I have always been a believer in paying my credit card balances in full, every month. So when Mrs. Radical Compliance had a few minutes last Saturday afternoon, I was happy to see that she decided to do the same with a personal credit card she has, too.
This credit card is affiliated with one of the largest banks in the United States. And while I don’t know exactly what Mrs. Radical Compliance buys with the card—“it’s for all the stuff I don’t want you to know about”—I do know that’s code for knitting materials, makeup, and occasional craft supplies she snags on Etsy.com. She pays for those items through PayPal, and then settles up the PayPal balances with this card.
So when she logged onto her credit card account, we were both startled to see two airline tickets for Norweigan Air, plus some other fee from the airline (it looked like an upgrade out of economy class), plus a fee to some discount travel agency in New York.
This was news to us since we don’t live in New York. And on the day the tickets were billed to her account, we were on vacation in Florida. And cheapskate that I am, I’d never pay for an upgrade.
Our foray into fraudulent credit card charges was thankfully brief. My wife called the customer service line, and soon enough a service representative put a freeze on the charges (“we can understand this must be very upsetting”) and opened an investigation. Those charges, $665 in all, will lurk on my wife’s bill until the investigation is closed, which could take 90 days. But we have ample evidence we did not make them, so we’re more annoyed than we are worried.
Still, a refresher course in financial fraud is always useful for compliance professionals, so let’s discuss.
First, the entire compliance and audit community wrings our hands endlessly about online fraud, wondering why we can’t get ahead of the problem. Well, that’s because so often nobody feels the problem—at least, nobody in enough power or numbers to force the issue. My wife and I were put out for 20 minutes of time to call the bank, but we won’t suffer for this fraud. The bank will reverse charges back to the airline and the travel company, so the bank won’t suffer for the fraud. Possibly the airline might suffer for it if the perpetrators already flew off to Norway, but if not, Norweigan Air will cancel those tickets and resell them, so the airline won’t suffer much either.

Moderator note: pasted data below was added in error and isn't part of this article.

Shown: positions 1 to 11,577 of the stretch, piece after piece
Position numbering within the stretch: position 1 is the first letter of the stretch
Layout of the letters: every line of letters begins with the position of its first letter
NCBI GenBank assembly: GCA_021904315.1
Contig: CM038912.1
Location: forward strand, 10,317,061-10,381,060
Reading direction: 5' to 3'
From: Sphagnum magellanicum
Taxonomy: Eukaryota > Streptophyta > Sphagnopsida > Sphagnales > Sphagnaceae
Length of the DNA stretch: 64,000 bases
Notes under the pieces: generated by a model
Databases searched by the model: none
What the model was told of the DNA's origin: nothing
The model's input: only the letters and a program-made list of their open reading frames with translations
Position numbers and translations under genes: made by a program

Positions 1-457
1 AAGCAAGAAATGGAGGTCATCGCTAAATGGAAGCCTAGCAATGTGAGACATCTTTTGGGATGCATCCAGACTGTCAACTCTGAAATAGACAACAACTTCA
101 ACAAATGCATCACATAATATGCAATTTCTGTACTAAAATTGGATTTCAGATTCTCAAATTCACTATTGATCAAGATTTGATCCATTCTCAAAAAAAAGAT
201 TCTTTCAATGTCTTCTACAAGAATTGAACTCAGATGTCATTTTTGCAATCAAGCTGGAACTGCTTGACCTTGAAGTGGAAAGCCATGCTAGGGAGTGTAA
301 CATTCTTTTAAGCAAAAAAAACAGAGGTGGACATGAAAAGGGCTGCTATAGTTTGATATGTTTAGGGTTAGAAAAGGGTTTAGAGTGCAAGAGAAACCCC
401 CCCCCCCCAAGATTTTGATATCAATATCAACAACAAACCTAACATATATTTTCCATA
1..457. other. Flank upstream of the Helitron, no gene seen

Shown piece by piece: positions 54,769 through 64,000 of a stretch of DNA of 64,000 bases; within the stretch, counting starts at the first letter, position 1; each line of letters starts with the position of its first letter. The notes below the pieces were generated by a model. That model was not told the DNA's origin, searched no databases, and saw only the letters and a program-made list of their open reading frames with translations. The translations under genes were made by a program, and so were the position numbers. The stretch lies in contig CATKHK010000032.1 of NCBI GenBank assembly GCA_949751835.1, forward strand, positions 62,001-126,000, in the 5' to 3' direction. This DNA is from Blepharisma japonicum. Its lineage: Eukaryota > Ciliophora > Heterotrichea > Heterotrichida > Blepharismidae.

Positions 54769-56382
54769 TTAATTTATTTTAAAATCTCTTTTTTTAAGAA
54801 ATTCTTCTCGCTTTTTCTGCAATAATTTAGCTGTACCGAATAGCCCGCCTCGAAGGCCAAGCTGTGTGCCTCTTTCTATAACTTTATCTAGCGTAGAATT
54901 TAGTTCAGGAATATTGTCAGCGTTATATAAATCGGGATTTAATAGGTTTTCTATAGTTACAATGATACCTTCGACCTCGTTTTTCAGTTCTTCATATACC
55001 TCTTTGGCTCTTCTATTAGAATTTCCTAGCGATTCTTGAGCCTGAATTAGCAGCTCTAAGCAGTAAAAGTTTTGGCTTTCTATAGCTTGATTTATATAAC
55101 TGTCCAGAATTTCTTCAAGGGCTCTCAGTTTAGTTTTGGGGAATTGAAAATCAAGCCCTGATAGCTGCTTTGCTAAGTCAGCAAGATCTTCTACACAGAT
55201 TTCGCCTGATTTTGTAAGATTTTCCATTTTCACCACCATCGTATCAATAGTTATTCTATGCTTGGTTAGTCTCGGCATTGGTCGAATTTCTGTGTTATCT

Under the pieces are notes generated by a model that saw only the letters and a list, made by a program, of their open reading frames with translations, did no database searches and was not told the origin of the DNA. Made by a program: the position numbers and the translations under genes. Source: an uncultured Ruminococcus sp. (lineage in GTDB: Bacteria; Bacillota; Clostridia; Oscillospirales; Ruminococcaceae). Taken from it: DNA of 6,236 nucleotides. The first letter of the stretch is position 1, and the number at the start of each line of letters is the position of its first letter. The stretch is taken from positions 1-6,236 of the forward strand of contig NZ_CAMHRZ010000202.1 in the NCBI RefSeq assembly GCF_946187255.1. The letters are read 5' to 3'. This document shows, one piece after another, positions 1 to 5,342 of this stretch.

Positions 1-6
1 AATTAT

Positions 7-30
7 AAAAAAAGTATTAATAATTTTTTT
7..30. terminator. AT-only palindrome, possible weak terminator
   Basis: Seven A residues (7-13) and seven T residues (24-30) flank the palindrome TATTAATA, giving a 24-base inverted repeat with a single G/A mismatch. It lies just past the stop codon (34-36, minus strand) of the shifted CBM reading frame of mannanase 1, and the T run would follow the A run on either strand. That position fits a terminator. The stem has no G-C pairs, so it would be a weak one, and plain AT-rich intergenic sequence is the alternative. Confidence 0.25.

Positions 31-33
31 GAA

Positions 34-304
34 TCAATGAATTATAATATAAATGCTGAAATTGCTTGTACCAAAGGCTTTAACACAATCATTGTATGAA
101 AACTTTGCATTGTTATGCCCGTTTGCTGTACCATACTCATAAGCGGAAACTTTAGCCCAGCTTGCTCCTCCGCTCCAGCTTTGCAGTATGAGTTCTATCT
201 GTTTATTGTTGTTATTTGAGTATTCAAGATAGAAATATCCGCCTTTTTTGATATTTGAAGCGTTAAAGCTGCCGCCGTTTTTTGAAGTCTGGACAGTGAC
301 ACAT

I understand that when the fraudster is stealing goods or services that get consumed right away (stereo equipment or a massage or groceries), the vendor does feel the pain of the fraud. But those vendors are many and small, and don’t have much clout to fight the scourge of online fraud or change public policy. The banks have that clout, but the banks shove the pain of online fraud away from them. Consumers feel annoyance rather than pain. And if the fraudster’s scam can be caught early, before the theft is executed (say, before he boards that flight to Oslo), then we all move on with our lives.
Second, we all talk often about the need for sharper behavioral analytics, to detect potential fraud more quickly. I agree. I also wonder why our bank did not do this, because Mrs. Radical Compliance’s buying habits were rock solid predictable with this card: knitting needles, makeup, yarn, Etsy; and nothing larger than $50. That’s pretty normalized behavior.
Still, this bank never picked up on the unusual buying behavior until we called the bank. I’m all the more mystified because we have a joint account with a local bank near our home, with exactly five branches in the known universe—and that local bank is on my case any time I buy something from an unusual location. The credit card bank, which is a Systemically Important Financial Institution, and whose compliance officer I know, missed its cue.
I can appreciate that sophisticated bank fraud, such as those elegant knuckleheads who stole $80 million from the Bank of Bangladesh earlier this year, requires equally sophisticated anti-fraud procedures that won’t always. In fact, my next post later this week will look at complex cyber-fraud and how financial institutions and law enforcement can fight it. Those threats are real and growing sharply.
E-commerce fraud like this, however, seems more like hackers firing buckshot at every credit card and e-tailer they can find to see who falls for it. This was not sophisticated. Neither was our buying behavior. Yet we were the only ones who found the fraud.
I’ve written a bit lately about the need for better analytics to detect fraud—mostly about phishing scams to swipe valuable corporate information, but the same holds true for e-commerce fraud, or identity theft, or many other forms of cybersecurity fraud. Better analytics, and a better understanding of what’s “normal” behavior for any one person, will be cornerstones of anti-fraud in the future.
And as this one example from the front lines of fraud shows us, better analytics will be in the future for a while yet.